Author Topic: Investing in a vacation rental  (Read 2172 times)

rkbabang

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Re: Investing in a vacation rental
« Reply #20 on: August 14, 2019, 10:20:10 AM »
I own a cleaning company.  We clean many vacation rentals in SW Florida.  It is very seasonal here.  One thing that an owner of a vacation rental needs to consider more today than 5 years ago, is regulatory risk.  Many communities or towns are passing by-laws that restrict or control short term rentals.  Who wants to buy their dream home next-door to a rental that has new guests every 3 days, 5 days, 7 days, etc.?  Those tenants tend to really 'enjoy' their vacation and it also puts a lot of stress on the house.
Some by-laws will create short term rental 'zones' that may not permit short term rentals, or none less than 7 days or none less than 30 days, etc.  Just something to consider before you buy and something that could affect the value of your investment after you purchase it.  Local permanent residents will put pressure on the local gov't to implement and enforce short term rental by-laws.  Not many people want their next-door neighbor's house to that will basically become a hotel.  For my business, the short term rental market is amazing and the owner always has a spread between what they collect for a cleaning fee and what they payout to the cleaning company/person.

That is something to look out for.  I don't know if Alton would kill the goose that lays the golden eggs like that, but you never know.   Tourism is how the town survives.  Half of the houses in town are not lived in by full time residents.  Alton is half rental cabins/houses, vacation homes, and seasonal people.

According to wikipedia: "As of the census of 2010, there were 5,250 people, 2,145 households, and 1,511 families residing in the town. There were 4,281 housing units, of which 2,136, or 49.9%, were vacant. "


SharperDingaan

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Re: Investing in a vacation rental
« Reply #21 on: August 15, 2019, 02:11:33 PM »
A few take-aways, as we have relatives involved in the business.
We own 5% of modest guest houses in both Paris (France) and Serville (Spain).

It's a lot of work, and your 'projections' are almost always over-optimistic.
If you bought wisely, made truly value-additive improvements, and held on to the property for a decade - you may well be OK; but this ISN'T most people. You'll need cleaners, weekly maintainance, handy man/women, a marketer, maintenance capex, and the ability to tolerate extended periods of 'no rent'. The more you can 'spread the load/risk', the easier a time you will have.

Be clear on your objective.
To get the most out of the property, you need to be using it part of the time that it is empty, and that use is not 'free'. You're also there when it isn't a popular time to visit, so it also has to be a place you'd like to live in - not just visit. Paris in early January is wet and cold ... but if you like culture, and french cuisine .... it's not a disaster.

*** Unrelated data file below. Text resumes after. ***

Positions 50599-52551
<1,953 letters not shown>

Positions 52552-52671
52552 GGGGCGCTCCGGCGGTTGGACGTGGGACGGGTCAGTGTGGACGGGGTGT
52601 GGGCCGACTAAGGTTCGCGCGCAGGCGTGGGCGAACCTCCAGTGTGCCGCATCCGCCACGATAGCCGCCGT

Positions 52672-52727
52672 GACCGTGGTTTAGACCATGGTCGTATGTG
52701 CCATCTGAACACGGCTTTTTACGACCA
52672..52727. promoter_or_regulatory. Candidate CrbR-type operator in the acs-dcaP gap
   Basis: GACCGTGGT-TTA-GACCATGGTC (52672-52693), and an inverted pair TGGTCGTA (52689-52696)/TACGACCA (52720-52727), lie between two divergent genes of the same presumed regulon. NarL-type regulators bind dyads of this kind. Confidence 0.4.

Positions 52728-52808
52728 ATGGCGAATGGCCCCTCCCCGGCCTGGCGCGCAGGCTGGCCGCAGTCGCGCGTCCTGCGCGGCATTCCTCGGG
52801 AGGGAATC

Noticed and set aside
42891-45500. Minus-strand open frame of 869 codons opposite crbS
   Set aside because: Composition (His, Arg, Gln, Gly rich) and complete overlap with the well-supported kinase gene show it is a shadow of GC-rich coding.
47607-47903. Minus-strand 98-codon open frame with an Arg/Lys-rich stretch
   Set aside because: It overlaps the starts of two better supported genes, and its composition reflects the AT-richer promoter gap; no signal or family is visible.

Net-net you will most likely come out at a financial wash.
Transaction fees, and cummulative minor capex will erase much of your potential capital gain. Additionally, most of your annual P&L share will be lost to the cost of traveling to/from, and your expenses while on-site. The primary benefit will be that while on-site, your costs were covered. In our case, we get to go to, and stay in both Paris and Serville for a few weeks every year, for an extended period, at essentially a net cost of zero; while protecting the purchasing power of our money. The aim is to enjoy what you have, not try to make more.

Everyone is different, but it's not as easy as many would like to think.
Best of luck to you!

SD



Orchard

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Re: Investing in a vacation rental
« Reply #22 on: August 16, 2019, 05:00:29 AM »
Thanks for your wise and honest input SD.

rkbabang

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Re: Investing in a vacation rental
« Reply #23 on: August 16, 2019, 10:53:37 AM »
A few take-aways, as we have relatives involved in the business.
We own 5% of modest guest houses in both Paris (France) and Serville (Spain).

It's a lot of work, and your 'projections' are almost always over-optimistic.
If you bought wisely, made truly value-additive improvements, and held on to the property for a decade - you may well be OK; but this ISN'T most people. You'll need cleaners, weekly maintainance, handy man/women, a marketer, maintenance capex, and the ability to tolerate extended periods of 'no rent'. The more you can 'spread the load/risk', the easier a time you will have.

Be clear on your objective.
To get the most out of the property, you need to be using it part of the time that it is empty, and that use is not 'free'. You're also there when it isn't a popular time to visit, so it also has to be a place you'd like to live in - not just visit. Paris in early January is wet and cold ... but if you like culture, and french cuisine .... it's not a disaster. 

Net-net you will most likely come out at a financial wash.
Transaction fees, and cummulative minor capex will erase much of your potential capital gain. Additionally, most of your annual P&L share will be lost to the cost of traveling to/from, and your expenses while on-site. The primary benefit will be that while on-site, your costs were covered. In our case, we get to go to, and stay in both Paris and Serville for a few weeks every year, for an extended period, at essentially a net cost of zero; while protecting the purchasing power of our money. The aim is to enjoy what you have, not try to make more.

Everyone is different, but it's not as easy as many would like to think.
Best of luck to you!

SD

Thanks, SD for taking the time to provide your input based on experience.